Rite-Aid shooting victim Hayleen Reyes moved to Baltimore from Dominican Republic in search of better life

The uncle of Hayleen Reyes, who was shot at the Rite Aid warehouse center in Harford county, says she was devoted to her daughter.

Hayleen Reyes moved to Baltimore from the Dominican Republican five months ago in search of a better life.

But on Thursday morning, the 21-year-old — who had just started a new job at the Rite Aid distribution center in Harford County two days earlier — was among three workers who were shot and killed.


Police said Snochia Moseley, a 26-year-old temporary worker at the facility, killed Reyes, Sunday Aguda, 45, and Brindra Giri, 41, and injured three others before killing herself.

“It’s just been very hard. Our heart is broken,” Reyes’ great-grandmother, Zenaida Fernandez, said through a translator. “She was a very happy person.”


Family members described Reyes as a bright, outgoing person who loved to make others laugh. Her passion was singing, and she would sing daily to Fernandez, who helped raise her.

Reyes dreamed of becoming a professional singer, they said.

Law enforcement officials said that a temporary employee opened fire on her co-workers, killing three people and injuring three others, before fatally shooting herself. Here's what we know about the victims.

Fernandez was among a dozen family members — including some who had traveled from New York and Boston — who gathered at Reyes’ East Baltimore rowhome on Friday. She lived on Gusryan Street home with her father and 1-year-old daughter, Brithany.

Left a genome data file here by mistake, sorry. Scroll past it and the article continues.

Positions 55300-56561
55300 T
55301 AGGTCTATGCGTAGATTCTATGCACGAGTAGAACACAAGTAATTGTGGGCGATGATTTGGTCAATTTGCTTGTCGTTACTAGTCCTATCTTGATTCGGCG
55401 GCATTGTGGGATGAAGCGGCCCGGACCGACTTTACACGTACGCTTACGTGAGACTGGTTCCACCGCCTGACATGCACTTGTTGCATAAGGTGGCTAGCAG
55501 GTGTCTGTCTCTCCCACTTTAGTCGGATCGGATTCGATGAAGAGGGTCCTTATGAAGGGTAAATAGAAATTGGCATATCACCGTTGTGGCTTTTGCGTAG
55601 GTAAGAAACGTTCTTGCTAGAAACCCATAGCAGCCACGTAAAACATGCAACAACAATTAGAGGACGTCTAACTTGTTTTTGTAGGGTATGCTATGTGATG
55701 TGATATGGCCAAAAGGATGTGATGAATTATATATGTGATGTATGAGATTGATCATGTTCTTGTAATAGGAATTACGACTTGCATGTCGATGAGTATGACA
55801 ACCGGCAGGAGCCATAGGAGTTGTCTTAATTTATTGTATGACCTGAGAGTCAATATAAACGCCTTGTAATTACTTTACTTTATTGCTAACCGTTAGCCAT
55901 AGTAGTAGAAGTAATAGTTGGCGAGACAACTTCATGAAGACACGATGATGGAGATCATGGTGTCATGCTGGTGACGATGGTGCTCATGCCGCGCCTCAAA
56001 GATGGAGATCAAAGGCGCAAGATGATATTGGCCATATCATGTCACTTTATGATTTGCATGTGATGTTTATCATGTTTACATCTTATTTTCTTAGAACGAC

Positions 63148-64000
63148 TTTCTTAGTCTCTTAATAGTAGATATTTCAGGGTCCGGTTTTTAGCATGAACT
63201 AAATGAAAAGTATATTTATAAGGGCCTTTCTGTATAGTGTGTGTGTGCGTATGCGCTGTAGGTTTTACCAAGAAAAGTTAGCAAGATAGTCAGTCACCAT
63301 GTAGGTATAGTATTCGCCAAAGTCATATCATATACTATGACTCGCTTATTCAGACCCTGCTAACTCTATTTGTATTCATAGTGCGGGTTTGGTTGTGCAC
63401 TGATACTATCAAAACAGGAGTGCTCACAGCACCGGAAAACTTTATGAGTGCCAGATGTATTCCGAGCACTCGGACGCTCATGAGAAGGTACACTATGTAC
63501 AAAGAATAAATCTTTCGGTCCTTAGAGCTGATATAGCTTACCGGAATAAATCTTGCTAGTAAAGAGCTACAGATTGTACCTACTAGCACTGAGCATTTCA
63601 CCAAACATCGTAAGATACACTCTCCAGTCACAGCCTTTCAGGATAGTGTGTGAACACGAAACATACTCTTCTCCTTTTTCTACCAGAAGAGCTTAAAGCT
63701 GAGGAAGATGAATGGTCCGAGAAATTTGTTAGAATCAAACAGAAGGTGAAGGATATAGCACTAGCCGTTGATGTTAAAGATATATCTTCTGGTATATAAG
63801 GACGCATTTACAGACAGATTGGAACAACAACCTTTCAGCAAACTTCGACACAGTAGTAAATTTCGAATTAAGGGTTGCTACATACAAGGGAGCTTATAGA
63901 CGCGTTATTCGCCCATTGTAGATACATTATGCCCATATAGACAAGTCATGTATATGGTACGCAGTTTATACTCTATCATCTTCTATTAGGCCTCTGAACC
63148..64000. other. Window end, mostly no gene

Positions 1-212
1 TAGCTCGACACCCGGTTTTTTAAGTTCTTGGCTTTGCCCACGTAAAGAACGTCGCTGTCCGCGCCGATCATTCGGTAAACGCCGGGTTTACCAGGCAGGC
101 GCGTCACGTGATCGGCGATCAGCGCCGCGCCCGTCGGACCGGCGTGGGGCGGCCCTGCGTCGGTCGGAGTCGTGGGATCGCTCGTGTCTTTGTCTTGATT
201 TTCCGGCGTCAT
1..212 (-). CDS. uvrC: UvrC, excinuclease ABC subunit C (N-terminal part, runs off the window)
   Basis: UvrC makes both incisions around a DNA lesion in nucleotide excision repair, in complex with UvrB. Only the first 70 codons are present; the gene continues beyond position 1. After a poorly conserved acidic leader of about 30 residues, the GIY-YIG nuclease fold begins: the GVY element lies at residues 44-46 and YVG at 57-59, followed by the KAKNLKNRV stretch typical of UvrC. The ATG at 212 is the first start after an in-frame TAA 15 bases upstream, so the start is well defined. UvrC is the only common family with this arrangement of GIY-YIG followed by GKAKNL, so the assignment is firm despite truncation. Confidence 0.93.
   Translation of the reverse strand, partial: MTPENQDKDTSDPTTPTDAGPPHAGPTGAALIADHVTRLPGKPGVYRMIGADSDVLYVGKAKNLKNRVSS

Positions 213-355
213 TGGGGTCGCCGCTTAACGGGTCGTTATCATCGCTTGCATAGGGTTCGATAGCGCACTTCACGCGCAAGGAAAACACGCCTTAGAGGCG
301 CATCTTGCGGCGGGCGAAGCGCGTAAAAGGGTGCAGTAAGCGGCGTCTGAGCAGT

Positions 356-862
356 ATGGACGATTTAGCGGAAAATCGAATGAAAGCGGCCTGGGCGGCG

Family members wiped away tears as they spoke to reporters in the front yard and made plans to go to the funeral home on Saturday. Brithany laughed and smiled as she watched a video that family in the Dominican Republic had just made to remember Reyes. The little girl giggled as she watched pictures of her mother, while aunts and uncles wept quietly.

“One of the biggest concerns that we had was, what was her last moments like? What was going through her head? What was going through her mind about our family, her daughter?” said Reyes’ uncle, Andy De Las Nueces, 29.

On the day of the shooting, he said he had heard the news but did not realize his niece was among the victims until that evening. FBI agents and detectives came to the house that afternoon where they broke the news to Fernandez. He said family in the Dominican Republic quickly began sharing news stories of the shooting.

De Las Nueces said Reyes’ mother and other relatives still live there.

Reyes’ father declined to comment.

When she moved to Baltimore, Reyes first had a job working at a hotel, De Las Nueces said. Reyes had recently started at the distribution center, where she did not know anyone, he said.

De Las Nueces said many family members remain in shock and disbelief that she died so young, and after relocating for a better future for her daughter.

Her daughter, he said, was the center of her life.

The family has not yet decided who will raise Brithany, De Las Nueces said. The family has also struggled to explain her mother’s absence to her.


On most nights, Brithany cuddled up against her mother to sleep, he said. Since the shooting, he said she awoke in the middle of the night crying out for her mother.

The little girl didn’t understand why she wasn’t there.

Recommended on Baltimore Sun